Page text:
I have some written accounts of things that are a treasure. One is a story about my maternal gggrandad. After the civil war they were migrating. They landed in a spot in northern Louisiana for a piece and hung there while one of the women gave birth. Each night the posted sentinel would get bushwhacked. All his gear and rucksack would be taken. So my gggrandad told everyone to stay at the tents and no one move until daylight and he would take watch. Just before daylight he fired off a shot. Everyone came running. "What'd ya shoot?" He told them, "Just an old hog rooting over yonder." They went to retrieve the hog and it was an indian under a fur. The old indian would crawl along and root in the ground with a knife. When he got close enough he had been jumping the sentinel and taking all of his goods each night.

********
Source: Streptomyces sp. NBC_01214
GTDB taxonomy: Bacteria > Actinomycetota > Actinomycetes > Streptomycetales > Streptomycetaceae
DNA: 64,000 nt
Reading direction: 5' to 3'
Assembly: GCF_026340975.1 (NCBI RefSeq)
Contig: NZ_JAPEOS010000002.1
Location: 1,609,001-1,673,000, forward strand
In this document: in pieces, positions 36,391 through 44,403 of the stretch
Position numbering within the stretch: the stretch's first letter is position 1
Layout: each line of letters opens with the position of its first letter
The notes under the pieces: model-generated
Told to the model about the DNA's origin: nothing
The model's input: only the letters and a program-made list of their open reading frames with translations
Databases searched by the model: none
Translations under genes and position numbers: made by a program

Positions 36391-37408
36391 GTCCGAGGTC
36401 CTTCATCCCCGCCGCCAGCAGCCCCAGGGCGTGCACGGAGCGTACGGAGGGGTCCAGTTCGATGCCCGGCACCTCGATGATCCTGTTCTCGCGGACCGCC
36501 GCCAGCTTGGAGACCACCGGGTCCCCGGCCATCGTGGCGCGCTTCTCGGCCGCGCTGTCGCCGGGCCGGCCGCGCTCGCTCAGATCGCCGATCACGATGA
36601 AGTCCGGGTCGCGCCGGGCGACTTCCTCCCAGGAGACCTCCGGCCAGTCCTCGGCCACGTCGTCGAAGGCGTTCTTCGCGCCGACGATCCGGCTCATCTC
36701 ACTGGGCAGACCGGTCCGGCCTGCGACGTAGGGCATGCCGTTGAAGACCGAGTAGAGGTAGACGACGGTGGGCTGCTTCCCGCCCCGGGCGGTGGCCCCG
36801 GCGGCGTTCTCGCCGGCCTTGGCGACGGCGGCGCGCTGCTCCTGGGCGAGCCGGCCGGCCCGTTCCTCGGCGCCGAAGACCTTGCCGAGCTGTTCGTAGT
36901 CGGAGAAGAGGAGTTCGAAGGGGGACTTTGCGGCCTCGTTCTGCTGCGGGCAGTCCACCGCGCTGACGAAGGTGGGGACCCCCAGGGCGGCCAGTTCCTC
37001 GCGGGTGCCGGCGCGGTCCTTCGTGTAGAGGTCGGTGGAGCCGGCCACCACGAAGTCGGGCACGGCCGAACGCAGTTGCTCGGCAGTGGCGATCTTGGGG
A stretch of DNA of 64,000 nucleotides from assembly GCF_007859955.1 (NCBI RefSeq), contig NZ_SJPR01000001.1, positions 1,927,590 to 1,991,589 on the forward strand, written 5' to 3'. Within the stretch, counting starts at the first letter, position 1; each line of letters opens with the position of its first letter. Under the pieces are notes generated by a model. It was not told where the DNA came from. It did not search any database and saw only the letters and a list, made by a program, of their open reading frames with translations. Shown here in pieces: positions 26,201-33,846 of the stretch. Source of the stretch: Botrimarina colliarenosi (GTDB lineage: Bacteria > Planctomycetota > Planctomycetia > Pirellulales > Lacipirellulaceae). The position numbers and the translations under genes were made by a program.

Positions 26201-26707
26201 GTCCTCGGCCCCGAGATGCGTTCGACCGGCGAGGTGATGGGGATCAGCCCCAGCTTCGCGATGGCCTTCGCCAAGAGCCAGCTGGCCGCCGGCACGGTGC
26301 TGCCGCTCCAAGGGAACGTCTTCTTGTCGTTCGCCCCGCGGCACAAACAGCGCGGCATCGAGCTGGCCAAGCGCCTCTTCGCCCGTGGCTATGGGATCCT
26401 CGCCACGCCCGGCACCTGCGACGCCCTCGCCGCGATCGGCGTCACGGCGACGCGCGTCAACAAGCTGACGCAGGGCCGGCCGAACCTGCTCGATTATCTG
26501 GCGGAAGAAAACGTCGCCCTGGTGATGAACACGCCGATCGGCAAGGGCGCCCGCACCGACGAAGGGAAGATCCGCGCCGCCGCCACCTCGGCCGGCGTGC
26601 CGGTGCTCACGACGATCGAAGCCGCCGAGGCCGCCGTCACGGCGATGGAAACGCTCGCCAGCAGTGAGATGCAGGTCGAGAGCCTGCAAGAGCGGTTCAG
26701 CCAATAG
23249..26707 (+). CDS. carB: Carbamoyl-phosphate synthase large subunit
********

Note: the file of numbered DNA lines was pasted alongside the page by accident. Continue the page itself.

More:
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My great grandad was born 1860. German emmigrants. Lived in Dakota territory. Moved to New Mexico after the blizzard of 88'. He fathered 20 children; 10 with the first wife, remarried and 10 more after age 50 with the second wife. Grandad was of the second litter, born in New Mexico 1914. Moved here to Arkansas in 1917.
When he was 6 years old (1920-21), him and great grandad got caught in a storm coming back from town. It was dark and they were crossing a wooden plank bridge. The creek had washed out a few boards and the wagon wheels fell down it it and it turned over. Great grandad cut the mules loose, but grandad was missing. He was swept down the creek and spent the night in a tree.